9. by   scrmblr
    Devils advocate...Maybe this is her coping mechanism for dealing with infant deaths? Maybe she has a really hard time knowing that a little baby is dead so close to her?

    Either way she should not have called the baby and "it"

    You did the right thing by coming here and getting feedback on your feelings.
  10. by   Chaya
    Really good advice from RealNurseWitch but I disagree on one point.

    Do let it get to you.

    Remember it always and hopefully find a tactful yet forceful way to "re-educate" those around you with similar attitudes. Incorporate it into your nursing practice as a prime example of how you DON"T want to be.

    Sometimes you learn as much from the negative examples set by the true jerks you run into (or more!) as from the best role models!
  11. by   flytern
    Been an OB nurse for almost 20years. You are in the right as far as I'm concerned. There really is no reason for that infant to be in the morgue, it's really hard on the parents to imagine that their child is cold/alone....

    We keep our fetal demises either in the room with the parents or in our utility room until parents/family are done holding/baptism/pix. Then the baby goes to the morgue. But can be brought back to our unit if requested.

    I also precept new staff for fetal demises. It's very uncomfortable for RN's to deal with these situation, unfortunately they do occur. No one knows what to say (don't have to say anything, just be there) We're trained to bring life into this world, and darn it, babies aren't suppose to die!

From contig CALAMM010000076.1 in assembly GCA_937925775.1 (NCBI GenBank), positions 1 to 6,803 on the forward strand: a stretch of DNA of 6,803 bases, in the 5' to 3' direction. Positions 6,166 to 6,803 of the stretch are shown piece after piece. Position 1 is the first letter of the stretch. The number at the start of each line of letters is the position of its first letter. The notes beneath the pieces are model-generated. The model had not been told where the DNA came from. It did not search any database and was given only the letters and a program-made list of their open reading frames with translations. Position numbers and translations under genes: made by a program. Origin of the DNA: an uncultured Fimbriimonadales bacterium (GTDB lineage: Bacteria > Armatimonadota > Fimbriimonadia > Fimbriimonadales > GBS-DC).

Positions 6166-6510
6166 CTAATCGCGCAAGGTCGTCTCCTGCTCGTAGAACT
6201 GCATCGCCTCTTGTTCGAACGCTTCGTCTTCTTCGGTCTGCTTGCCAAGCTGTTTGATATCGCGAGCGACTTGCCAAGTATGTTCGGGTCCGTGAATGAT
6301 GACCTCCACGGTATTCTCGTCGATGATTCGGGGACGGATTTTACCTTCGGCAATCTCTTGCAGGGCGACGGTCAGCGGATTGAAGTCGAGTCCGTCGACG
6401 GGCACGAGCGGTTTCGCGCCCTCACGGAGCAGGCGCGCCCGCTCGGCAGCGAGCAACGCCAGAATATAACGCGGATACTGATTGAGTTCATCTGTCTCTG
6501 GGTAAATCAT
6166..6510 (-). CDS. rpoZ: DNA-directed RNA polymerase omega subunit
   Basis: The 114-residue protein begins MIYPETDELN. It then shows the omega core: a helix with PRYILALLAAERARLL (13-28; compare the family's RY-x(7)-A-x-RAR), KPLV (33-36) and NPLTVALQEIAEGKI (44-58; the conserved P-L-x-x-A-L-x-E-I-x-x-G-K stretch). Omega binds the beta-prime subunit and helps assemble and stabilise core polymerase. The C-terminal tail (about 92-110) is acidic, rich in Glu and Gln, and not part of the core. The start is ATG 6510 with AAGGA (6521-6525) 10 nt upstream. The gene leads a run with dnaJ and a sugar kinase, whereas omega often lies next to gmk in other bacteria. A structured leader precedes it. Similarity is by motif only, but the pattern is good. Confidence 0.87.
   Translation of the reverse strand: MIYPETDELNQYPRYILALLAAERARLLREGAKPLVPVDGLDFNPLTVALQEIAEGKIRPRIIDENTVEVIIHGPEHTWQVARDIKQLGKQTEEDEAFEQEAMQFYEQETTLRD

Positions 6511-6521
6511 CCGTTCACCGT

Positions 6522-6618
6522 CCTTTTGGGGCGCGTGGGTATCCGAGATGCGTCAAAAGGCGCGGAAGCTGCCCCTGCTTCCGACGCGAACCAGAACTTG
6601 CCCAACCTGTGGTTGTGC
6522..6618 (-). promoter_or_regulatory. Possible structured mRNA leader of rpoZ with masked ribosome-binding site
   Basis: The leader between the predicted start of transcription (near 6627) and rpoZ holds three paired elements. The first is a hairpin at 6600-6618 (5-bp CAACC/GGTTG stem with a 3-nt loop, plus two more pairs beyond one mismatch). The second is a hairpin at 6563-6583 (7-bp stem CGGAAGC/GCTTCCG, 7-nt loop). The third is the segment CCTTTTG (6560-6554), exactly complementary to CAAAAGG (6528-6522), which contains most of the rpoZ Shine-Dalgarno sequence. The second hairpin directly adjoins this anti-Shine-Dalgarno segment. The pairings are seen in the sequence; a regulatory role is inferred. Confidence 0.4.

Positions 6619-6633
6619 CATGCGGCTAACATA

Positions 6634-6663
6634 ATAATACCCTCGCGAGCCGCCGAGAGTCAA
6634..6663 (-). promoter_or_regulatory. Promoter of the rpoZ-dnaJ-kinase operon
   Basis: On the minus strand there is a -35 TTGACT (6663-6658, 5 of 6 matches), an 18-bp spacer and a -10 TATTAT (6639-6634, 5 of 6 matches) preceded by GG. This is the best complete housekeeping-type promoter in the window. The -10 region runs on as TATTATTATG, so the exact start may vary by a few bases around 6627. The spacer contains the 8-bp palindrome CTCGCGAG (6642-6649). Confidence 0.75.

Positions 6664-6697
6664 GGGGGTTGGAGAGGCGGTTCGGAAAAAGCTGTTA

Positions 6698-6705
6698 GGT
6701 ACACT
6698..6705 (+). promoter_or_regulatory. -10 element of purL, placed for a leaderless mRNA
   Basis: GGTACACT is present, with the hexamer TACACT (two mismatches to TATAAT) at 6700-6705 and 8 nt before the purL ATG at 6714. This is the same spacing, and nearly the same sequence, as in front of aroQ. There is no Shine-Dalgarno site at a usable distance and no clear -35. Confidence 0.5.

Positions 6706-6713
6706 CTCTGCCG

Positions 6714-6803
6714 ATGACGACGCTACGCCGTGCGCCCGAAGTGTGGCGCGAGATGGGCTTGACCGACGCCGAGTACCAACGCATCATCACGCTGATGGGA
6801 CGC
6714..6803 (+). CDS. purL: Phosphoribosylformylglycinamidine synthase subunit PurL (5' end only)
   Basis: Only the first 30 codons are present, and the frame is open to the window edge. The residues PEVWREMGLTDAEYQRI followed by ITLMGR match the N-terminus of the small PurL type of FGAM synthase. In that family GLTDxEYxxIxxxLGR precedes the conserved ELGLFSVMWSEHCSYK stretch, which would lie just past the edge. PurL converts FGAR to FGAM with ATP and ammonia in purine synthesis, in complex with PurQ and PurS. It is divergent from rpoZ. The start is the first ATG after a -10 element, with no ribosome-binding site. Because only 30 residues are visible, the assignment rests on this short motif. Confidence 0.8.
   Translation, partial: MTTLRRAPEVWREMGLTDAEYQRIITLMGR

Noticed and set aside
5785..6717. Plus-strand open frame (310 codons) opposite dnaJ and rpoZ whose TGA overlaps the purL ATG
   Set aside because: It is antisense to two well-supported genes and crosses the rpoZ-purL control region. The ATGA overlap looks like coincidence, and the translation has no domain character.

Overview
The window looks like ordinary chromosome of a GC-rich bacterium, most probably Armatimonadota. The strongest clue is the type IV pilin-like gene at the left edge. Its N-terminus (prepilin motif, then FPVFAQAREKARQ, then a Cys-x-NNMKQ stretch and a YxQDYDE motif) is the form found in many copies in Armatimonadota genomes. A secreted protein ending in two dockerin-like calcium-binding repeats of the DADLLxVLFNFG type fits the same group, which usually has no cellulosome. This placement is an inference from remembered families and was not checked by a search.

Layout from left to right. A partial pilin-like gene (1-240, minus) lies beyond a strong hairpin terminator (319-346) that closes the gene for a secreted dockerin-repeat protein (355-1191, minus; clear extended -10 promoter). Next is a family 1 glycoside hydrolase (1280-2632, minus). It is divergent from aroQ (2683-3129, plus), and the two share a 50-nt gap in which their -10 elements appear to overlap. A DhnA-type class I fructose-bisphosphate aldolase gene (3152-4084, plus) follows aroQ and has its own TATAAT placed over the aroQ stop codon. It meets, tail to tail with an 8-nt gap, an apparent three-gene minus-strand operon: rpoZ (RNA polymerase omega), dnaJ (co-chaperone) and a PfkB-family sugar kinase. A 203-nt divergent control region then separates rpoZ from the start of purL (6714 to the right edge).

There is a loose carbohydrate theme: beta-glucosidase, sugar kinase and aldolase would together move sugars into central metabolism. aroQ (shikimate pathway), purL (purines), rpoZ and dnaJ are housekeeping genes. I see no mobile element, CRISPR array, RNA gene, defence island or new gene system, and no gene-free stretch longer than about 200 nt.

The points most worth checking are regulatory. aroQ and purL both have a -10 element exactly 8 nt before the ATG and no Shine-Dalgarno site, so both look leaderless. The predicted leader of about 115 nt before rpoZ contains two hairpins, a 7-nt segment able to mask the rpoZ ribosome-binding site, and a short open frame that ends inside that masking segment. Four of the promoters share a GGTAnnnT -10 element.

Sometimes, being emotionally involved with patients can be very draining, you can't take your work home with you, maybe that's why that RN was so rude, she just didn't want to get emotionally involved.

  12. by   donegal1
    Just want to say thanks to everyone for the advise it helped. I understood that this may be her way of coping but coping like that should be kept to herself especially if the mother is in a room right across from the nurses desk. What every happened to if you don't have anything nice to say don't say anything at all?

    But really thank you all!!!!!!!!!!
  13. by   GardenDove
    Hey, I admire you. You were able to call her on her bad attitude. It sounds like you'll be a great pt advocate. Yes, you'll run into plenty of burnt out nurses like that, that's why I had homebirths I didn't want to deal with bossy nurses.